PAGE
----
Updated: Jan 21
Most people don't think their small change(s) will actually add up. They acknowledge global warming and climate change--nodding their head as you explain how less than five percent of plastics in America actually get recycled. Experts confirm that only about eight percent of Americans end up recycling at all (which includes other stuff like metals, glass, wood, textiles, and paper-based products too).
When you share how microplastics are now showing up in our fresh lakes and coastal water samples--plus from the air we breathe and even in popular food samples (including wine), they gasp and get stressed--trying to figure out if plastic pollution is even a real thing.
So, when it comes to making daily sacrifices--a lot of people think someone else should do it instead. She should pick up that #singleuse medical mask laying in the sand at the beach (that's gross, and you didn't bring gloves--so the sea turtle might eat it, but...what if you kept a pair of gloves in your trunk?). Someone else should take their store-ONLY recyclable plastics--like Amazon packaging, tortilla or bread bags, and candy packages, etc., to the special store drop-off location (since regular recycling bins don't accept those). You're a busy human--and that person probably has more free-time than you do (or you could collect them in a pile at home and transfer them to your trunk for next time you're near that spot).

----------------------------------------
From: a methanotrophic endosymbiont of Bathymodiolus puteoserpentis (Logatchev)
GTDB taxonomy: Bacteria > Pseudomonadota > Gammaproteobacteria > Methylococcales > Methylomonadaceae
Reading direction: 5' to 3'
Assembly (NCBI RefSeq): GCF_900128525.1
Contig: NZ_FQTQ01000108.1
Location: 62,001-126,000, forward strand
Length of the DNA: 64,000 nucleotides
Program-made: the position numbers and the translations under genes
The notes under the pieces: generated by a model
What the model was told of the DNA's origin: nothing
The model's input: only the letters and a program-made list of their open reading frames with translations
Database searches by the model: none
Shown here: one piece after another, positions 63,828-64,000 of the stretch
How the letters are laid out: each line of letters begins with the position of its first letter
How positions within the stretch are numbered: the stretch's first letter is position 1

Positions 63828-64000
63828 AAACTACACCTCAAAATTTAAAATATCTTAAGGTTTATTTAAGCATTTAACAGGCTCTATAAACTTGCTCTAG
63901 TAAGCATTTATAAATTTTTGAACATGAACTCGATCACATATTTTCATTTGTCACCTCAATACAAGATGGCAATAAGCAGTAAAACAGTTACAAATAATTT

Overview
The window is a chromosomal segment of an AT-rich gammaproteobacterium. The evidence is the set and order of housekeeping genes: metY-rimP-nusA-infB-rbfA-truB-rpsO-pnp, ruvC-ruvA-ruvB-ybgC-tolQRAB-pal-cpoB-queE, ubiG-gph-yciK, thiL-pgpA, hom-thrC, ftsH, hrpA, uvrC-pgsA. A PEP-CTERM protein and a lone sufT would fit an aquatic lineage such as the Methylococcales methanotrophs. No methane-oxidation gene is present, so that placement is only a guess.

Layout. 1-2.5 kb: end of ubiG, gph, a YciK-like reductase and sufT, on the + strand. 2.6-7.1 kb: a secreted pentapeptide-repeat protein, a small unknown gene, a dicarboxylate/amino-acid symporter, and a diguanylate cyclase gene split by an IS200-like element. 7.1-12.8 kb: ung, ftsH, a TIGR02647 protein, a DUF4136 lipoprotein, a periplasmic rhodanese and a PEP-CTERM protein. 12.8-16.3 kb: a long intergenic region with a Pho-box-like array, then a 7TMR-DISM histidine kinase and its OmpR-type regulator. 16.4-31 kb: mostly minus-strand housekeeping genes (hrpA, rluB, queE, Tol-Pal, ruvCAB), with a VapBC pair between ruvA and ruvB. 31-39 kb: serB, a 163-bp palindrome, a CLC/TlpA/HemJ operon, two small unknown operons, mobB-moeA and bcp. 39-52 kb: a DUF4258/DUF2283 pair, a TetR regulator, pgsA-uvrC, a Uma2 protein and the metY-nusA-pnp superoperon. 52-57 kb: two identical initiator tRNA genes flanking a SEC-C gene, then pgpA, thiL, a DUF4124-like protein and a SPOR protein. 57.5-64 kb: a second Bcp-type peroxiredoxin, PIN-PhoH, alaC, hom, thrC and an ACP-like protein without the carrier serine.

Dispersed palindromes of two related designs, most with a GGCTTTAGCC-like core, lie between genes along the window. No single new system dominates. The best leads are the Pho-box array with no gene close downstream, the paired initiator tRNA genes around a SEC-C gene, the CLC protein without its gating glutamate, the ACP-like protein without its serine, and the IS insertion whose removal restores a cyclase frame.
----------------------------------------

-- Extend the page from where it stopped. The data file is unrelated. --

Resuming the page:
Someone else should wash and dry their reusable canteen instead of going for a quick-grab with their single-use water bottle. That guy could bring his reusable tote bag to the grocery store instead of paying ten cents for each single-use bag at the store (which would involve thinking ahead and paying around one dollar or less per #reusable shopping bag).
The woman down the street could start her own home garden--which helps honeybees who pollinate most of our foods. Perhaps, she could take her family to the nearby farmer's market--where the produce is often #locallysourced and free of harsh chemicals. Your schedule is probably way too busy though--and besides, how would you even find your local farmer's market info (search by your state if you're not in California)? It's where #sustainablepackaging is generally implemented--since vendors often use cardboard, paper bags, or reusable paper-based cartons.
It's not that you're a bad person for thinking someone else SHOULD #gogreen instead of YOU. But then again, what about making one or two of these #greenchanges? If everyone expects someone else to do all the heavy lifting, what will our planet be like in ten, twenty-five--fifty years?
Written by GIL founder: Dianne Bright